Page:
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  • BATDOK improves, tailors to deployed medical Airmen

    For more than three years, researchers with the Air Force Research Laboratory have continuously refined the Battlefield Assisted Trauma Distributed Observation Kit, or BATDOK, improving how combat medics deliver care in austere environments using an adaptable smartphone program.
  • New training prepares Airmen to save lives

    Airmen are “arming up” their life-saving skills with Tactical Combat Casualty Care, also known as TCCC. TCCC is a standardized course created to equip every Airman, Soldier, Sailor and Marine with the basic skills to save lives in combat operations. Replacing the Air Force’s Self Aid and Buddy Care Program, TCCC teaches Airmen to treat injuries until medical care arrives.
  • USCENTCOM’s medical exchange supports global readiness

    “Injury Prevention to Rehabilitation, Enhancing Military Medical Capabilities” was the theme during USCENTCOM’s biennial Medical Security Cooperation Exchange, April 2 - 5. Senior medical officials from eighteen coalition and partner nations representing the Middle East and Central Asian regions, as well as Europe, attended the event to exchange information to enhance medical capabilities in support of missions including disaster response, humanitarian assistance, and combat and peacekeeping operations.
  • Beale Medical Group restructures organization of Family Health Clinic

    The 9th Medical Group recently executed a restructure of its Family Health Clinic to create two units of focused care: active duty beneficiaries and all other beneficiaries.
  • Project ECHO: Using telehealth to maintain a ready medical force

    The Air Force Medical Service uses telehealth to make it easier for primary care providers to consult with specialists, creating additional learning opportunities for medical Airmen and improving patient care. Project ECHO (short for Extension for Community Healthcare Outcomes) was developed by the University of New Mexico. The AFMS began using a modified version in 2012 to improve the ability to connect medical Airmen with specialty providers at other military treatment facilities.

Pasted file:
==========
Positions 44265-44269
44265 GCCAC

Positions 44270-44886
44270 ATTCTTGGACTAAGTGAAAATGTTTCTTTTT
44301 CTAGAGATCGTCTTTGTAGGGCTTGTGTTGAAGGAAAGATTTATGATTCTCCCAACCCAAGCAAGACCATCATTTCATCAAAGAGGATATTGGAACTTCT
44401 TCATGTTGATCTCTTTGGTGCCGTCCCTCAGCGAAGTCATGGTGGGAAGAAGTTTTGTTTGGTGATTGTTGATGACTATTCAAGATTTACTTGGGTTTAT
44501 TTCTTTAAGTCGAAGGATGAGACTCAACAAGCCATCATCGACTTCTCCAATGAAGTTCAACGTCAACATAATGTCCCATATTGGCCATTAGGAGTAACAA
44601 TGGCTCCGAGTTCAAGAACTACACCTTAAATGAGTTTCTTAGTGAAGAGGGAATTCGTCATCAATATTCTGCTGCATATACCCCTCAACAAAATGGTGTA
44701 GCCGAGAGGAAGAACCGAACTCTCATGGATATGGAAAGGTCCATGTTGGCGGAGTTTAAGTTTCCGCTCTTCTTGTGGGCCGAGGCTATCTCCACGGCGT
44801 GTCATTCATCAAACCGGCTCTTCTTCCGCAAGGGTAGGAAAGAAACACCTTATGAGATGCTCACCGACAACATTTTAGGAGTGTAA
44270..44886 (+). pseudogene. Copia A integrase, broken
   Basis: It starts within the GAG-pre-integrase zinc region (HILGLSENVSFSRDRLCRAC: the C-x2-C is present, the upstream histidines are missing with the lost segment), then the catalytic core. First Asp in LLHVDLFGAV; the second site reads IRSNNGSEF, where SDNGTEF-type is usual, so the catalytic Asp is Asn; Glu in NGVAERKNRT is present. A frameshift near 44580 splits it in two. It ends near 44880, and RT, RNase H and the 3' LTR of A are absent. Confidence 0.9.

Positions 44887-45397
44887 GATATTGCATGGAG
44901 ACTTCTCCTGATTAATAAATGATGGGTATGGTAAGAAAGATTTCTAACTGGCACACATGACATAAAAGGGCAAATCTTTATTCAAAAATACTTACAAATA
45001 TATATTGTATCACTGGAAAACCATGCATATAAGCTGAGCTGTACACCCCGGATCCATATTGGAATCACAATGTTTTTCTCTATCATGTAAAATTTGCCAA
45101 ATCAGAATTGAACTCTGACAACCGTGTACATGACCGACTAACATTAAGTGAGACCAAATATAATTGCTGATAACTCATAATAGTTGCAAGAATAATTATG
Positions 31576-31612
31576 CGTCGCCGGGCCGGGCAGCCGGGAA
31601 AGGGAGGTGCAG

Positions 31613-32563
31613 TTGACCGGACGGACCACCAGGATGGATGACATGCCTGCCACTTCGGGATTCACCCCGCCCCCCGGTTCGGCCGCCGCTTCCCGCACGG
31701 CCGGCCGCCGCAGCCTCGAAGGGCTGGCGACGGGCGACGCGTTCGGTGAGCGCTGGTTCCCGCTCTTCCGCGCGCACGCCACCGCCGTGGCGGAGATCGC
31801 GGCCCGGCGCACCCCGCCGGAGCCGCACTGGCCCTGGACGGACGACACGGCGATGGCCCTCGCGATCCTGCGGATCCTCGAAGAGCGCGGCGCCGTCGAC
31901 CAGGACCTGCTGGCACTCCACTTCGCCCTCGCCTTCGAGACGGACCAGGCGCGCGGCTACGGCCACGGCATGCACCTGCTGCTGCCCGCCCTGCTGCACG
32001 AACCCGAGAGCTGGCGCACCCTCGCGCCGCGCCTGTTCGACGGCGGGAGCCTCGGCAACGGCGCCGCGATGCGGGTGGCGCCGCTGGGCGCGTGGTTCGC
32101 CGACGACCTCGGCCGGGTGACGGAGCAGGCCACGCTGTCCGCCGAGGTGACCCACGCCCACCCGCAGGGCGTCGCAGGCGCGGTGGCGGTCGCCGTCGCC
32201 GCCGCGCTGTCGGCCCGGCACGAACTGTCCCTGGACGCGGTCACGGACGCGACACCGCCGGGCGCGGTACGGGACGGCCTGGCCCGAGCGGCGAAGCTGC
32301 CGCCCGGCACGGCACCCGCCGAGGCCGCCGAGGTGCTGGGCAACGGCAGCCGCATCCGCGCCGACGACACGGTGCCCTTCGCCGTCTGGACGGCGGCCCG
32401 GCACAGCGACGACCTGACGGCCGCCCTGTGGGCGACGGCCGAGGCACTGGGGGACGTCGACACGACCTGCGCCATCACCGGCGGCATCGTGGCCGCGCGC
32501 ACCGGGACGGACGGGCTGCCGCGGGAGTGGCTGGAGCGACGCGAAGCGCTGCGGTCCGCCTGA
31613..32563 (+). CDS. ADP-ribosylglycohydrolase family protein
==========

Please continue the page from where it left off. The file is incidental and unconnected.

• AF Surgeon General visits RAF Lakenheath

    Lt. Gen. Dorothy A. Hogg, surgeon general of the Air Force, and Chief Master Sgt. Steven Cum, chief of medical enlisted force and enlisted corps chief, visited the 48th Medical Group here, Feb. 28, 2019.
  • Medical helps prevent the flu amongst service members

    The Defense Logistics Agency Troop Support Medical supply chain procured 3.4 million influenza vaccine doses for service members around the world during the 2018-2019 Influenza Season.
  • AF Surgeon General visits Wild Weasels

    Lt. Gen. Dorothy Hogg, Air Force Surgeon General, visits Misawa Air Base, Japan, Jan. 30, 2019.
  • Virtual training platform maintains, improves military surgeon’s skills

    It is vital for medical Airmen to continuously maintain and improve their skills. To access more training opportunities, military surgeons are looking to virtual training platforms. The Air Force is working with sister services to study a virtual training platform called Crowd-Sourced Assessment of Technical Skills, or C-SATS. C-SATS provides specialized training for surgeons to further improve their specialized skills.
  • Growing Air Force’s space medicine culture

    As space continues to play an increasingly critical role in our nation’s defense, the need for the space medicine specialty grows. Medical Airmen within U.S. Air Force Space Command are making sure space operators are ready for future readiness requirements. “Space is no longer a neutral, docile domain,” said Col. Walter “Sparky” Matthews, AFSPC Command Surgeon. “It has become a contested environment where many state and non-state actors actively seek to disrupt U.S. space capability.”
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